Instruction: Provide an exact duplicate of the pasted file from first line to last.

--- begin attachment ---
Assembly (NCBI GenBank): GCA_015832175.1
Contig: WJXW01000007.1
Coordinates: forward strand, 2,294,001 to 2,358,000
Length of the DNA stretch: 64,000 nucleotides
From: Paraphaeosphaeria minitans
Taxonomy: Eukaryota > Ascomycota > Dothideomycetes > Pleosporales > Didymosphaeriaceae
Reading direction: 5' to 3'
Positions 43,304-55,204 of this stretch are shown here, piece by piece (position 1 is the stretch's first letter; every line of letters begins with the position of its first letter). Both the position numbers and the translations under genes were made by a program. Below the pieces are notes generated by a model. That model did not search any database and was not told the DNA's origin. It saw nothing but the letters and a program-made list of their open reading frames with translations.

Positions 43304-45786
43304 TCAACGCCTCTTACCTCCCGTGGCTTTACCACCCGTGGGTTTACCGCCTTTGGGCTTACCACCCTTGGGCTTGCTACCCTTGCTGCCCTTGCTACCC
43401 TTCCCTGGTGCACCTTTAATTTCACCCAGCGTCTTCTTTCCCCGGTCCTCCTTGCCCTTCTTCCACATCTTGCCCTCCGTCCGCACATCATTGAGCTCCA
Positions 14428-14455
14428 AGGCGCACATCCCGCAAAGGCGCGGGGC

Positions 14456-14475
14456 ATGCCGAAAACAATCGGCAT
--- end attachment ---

Assembly (NCBI GenBank): GCA_015832175.1
Contig: WJXW01000007.1
Coordinates: forward strand, 2,294,001 to 2,358,000
Length of the DNA stretch: 64,000 nucleotides
From: Paraphaeosphaeria minitans
Taxonomy: Eukaryota > Ascomycota > Dothideomycetes > Pleosporales > Didymosphaeriaceae
Reading direction: 5' to 3'
Positions 43,304-55,204 of this stretch are shown here, piece by piece (position 1 is the stretch's first letter; every line of letters begins with the position of its first letter). Both the position numbers and the translations under genes were made by a program. Below the pieces are notes generated by a model. That model did not search any database and was not told the DNA's origin. It saw nothing but the letters and a program-made list of their open reading frames with translations.

Positions 43304-45786
43304 TCAACGCCTCTTACCTCCCGTGGCTTTACCACCCGTGGGTTTACCGCCTTTGGGCTTACCACCCTTGGGCTTGCTACCCTTGCTGCCCTTGCTACCC
43401 TTCCCTGGTGCACCTTTAATTTCACCCAGCGTCTTCTTTCCCCGGTCCTCCTTGCCCTTCTTCCACATCTTGCCCTCCGTCCGCACATCATTGAGCTCCA
Positions 14428-14455
14428 AGGCGCACATCCCGCAAAGGCGCGGGGC

Positions 14456-14475
14456 ATGCCGAAAACAATCGGCAT